Keep Christ in Christmukkah!

ep-151219982Blessed Advent greetings to all, Merry Christmas! and Happy Chanukkah…

Yes, it is a busy time of year.  But all this busyness, except maybe the shopping, is a great way to spend time considering the best gift of God we could possibly receive.  And maybe even in shopping we can focus on gifts that bless as God has blessed us!  Praise Him for His gift of salvation through our Messiah Jesus, who’s birth, life, death and resurrection give us the promise of everlasting life.

This month is an oddity in the calendar because the two calendars, the Hebrew and the Gregorian have actually synced.  The new moon this month was on the 1st of December, which means that the 1st of Kislev and the 1st of December were the same day.  The 1st of December then, was a minor festival , Rosh Chodesh, (literally the “Head of the Month”), the festival of the New Moon.  This festival was introduced by God in Numbers 10:10, and you can see it’s observance throughout the Scriptures.  Paul mentions this festival in Colossians 2:16.

Rosh Chodesh is not a significant festival of the Jewish calendar, often sufficient to simply mention it the previous Sabbath with the inclusion of some prayers for the occasion.  But the significance of this new moon for us is that the 25th of Kislev and the 25th of December are the same day.  The 25th of Kislev, of course, is Chanukkah, which goes from the eve of the 24th through January 1.  Some in our circles are calling it Chrismukkah and Jew Year’s Eve!  I am not that bold, but I am reflecting on the reality that as our family celebrates the twelve days of Christmas, including Christmas Eve, Christmas Day, The Feast of St. Stephen (the 26th), St. John the Evangelist (the 27th), and the feast of the Holy Innocents (the 28th), we will be lighting a candle on the Chanukkah menorah for most of those twelve days.  While the feeble lights of the Chanukkiah may not contend well with the brilliance of Christmas, without the events of Chanukkah, none of Christmas would have been possible!

So this year, more than perhaps any other, we are remembering all the miracles of the Christmas season, including the miracle of God’s preservation of His people against enormous odds, so that from their cradle the Messiah would come.  Some 200 years before Jesus stood in Solomon’s colonnade at Chanukkah to affirm that He is indeed the Messiah (John 10:22), a nation sought to destroy Israel.  God would have none of it!  That nation would survive and Mary would become with child.  The rest, as they say, is His story.

Merry Christmas and a happy and safe New Year.  And . . .Happy Chanukkah too.

If you are interested in Advent devotions, just type “Advent devotions” into the search bar above, and you will be taken to a list of Advent devotions beginning with Epiphany (so you have to scroll down).  May I also suggest that we hear all the time about Luther’s “On the Jews and Their Lies,” but go to for a different perspective on Luther (“That Jesus Christ Was Born a Jew”).

Epiphany–Wise Men Still Worship

MagiIllustration:  “Journey of the Magi” by James Tissot, c. 1894.  Oil on canvas.

Now after Jesus was born in Bethlehem of Judea in the days of Herod the king, behold, wise men from the east came to Jerusalem, saying, ‘Where is he who has been born king of the Jews? For we saw his star when it rose and have come to worship him’” (Matthew 2:1-2).

Today we celebrate the Epiphany of Our Lord, the day that Magi from the east followed a star and came in search of Messiah. Not only were they students of astronomy, but also of God’s promises. Perhaps they had prepared for this time with those Hebrew Scriptures that were translated into Greek before Christ’s birth. No matter how they knew, God’s promises of a Messiah were clearly communicated to those outside of Israel. The Magi traveled to Jerusalem in search of the King, bringing Him gifts of gold, frankincense, and myrrh.  It was their way of answering the Psalmist’s cry, “May the kings of Tarshish and of the coastlands render him tribute; may the kings of Sheba and Seba bring gifts!  May all kings fall down before him, all nations serve him!” (Psalm 72:10-11).   It was their way of worshipping this infant incarnation of God.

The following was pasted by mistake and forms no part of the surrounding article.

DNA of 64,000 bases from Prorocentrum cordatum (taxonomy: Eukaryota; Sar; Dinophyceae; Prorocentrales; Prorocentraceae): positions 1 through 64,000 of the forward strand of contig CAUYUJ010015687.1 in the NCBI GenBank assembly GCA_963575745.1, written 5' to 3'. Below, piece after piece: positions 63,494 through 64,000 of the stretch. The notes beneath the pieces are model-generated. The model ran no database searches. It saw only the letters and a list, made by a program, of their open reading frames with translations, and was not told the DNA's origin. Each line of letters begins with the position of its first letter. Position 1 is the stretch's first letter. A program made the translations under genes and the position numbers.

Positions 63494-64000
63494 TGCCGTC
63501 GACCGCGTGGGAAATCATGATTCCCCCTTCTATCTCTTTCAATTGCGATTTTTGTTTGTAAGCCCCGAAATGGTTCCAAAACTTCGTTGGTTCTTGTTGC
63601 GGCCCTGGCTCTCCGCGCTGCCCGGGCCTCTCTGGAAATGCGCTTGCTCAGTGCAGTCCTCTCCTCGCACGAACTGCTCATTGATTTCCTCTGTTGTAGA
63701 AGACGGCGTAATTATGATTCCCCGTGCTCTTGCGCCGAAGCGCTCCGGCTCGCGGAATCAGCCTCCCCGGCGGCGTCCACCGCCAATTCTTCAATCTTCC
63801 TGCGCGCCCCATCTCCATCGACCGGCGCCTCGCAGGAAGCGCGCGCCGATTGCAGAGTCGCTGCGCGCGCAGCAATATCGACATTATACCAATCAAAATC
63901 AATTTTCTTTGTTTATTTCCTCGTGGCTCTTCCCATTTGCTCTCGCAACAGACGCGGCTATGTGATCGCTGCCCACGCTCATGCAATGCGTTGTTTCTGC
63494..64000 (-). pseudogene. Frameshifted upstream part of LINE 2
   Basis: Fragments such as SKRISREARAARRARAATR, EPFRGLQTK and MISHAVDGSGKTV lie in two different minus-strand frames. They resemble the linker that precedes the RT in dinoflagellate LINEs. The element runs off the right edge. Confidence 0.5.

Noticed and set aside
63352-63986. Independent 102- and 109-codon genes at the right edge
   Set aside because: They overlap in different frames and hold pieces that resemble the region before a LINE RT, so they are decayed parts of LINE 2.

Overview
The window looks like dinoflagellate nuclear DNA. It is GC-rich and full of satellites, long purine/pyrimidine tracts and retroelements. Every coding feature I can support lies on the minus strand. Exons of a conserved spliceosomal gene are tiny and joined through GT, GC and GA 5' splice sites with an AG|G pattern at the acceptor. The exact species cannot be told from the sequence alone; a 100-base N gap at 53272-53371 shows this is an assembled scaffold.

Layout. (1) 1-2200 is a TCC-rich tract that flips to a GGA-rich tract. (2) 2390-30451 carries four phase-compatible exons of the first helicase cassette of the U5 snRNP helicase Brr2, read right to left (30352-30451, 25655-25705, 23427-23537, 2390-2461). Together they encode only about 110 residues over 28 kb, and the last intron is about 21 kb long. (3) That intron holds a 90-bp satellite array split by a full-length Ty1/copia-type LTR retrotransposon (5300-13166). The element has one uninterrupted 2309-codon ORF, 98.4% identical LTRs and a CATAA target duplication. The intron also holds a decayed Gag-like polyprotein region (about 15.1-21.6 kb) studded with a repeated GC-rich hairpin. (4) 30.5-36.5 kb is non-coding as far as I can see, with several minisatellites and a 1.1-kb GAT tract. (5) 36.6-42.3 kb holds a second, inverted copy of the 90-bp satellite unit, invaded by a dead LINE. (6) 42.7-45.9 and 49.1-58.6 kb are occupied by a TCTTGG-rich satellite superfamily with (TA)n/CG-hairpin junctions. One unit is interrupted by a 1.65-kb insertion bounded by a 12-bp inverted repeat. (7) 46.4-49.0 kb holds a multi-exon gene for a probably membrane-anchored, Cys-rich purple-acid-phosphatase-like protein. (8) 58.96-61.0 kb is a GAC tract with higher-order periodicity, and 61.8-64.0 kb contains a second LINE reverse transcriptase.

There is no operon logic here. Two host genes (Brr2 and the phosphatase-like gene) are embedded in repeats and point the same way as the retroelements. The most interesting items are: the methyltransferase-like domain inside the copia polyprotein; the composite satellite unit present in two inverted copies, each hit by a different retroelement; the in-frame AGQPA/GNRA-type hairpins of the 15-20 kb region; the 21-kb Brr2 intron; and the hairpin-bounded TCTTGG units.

Like the Magi, you and I have been blessed with the opportunity to learn about God’s promises to send a Savior. God has given us faith to recognize that Jesus is the Promised One. Also like the Magi, God’s love in Jesus inspires us to worship Him. As you gather with other Christians today to worship Jesus, offer your most precious gift—yourself, committed anew to His mission.

Prayer: Bless us today, Lord, forgiving us all our sins, renewing us by the power of the Holy Spirit, and strengthening us for the world to come. In Jesus name. Amen.

As We Wait: Thank you so much for taking this Advent, Christmas and Epiphany journey with me.  I hope you have enjoyed the artwork of faithful people from many generations.  And I hope you have been blessed by these daily devotions.  In celebration of Christ’s revelation to all the world, both Jew and Gentile, set aside a gift today to support those in the mission field.

A Remnant Remains

Olive treeIllustration:  “Menorah of Zechariah’s Vision (Folio 316v)” from the Cervera Bible illuminated by Joseph the Frenchman, Spain, 1299-1300.  Tempera, gold, and ink on parchment.

“For if you were cut from what is by nature a wild olive tree, and grafted, contrary to nature, into a cultivated olive tree, how much more will these, the natural branches, be grafted back into their own olive tree” (Romans 11:24).

Peter said God made us living stones to build a temple. In this passage from Romans, Paul describes God’s work in us by pointing to the tree of Abraham, the root from which all of God’s promises have been fulfilled. Gentile Christians—people who believe in Jesus but are not descended from Abraham—are “wild olive branches,” which God prunes and grafts into the tree of Abraham. By faith in Messiah, these Gentiles are the adopted children of Abraham and are saved by the same promise God gave Abraham and his descendants.

God has not forgotten the natural sons of Abraham, the Jewish people. The wild branches do not replace the natural branches, but increase the fullness of the tree. Although Israel’s hard hearted disbelief caused many of them to be cut off, God will use your joyful life in Christ to make Israel envious for what they have forsaken. When they do believe, God will graft these natural branches back into the tree of Abraham.

Prayer: Thank You, Lord, for giving me faith. Show me how to live so that others will see Jesus. Amen.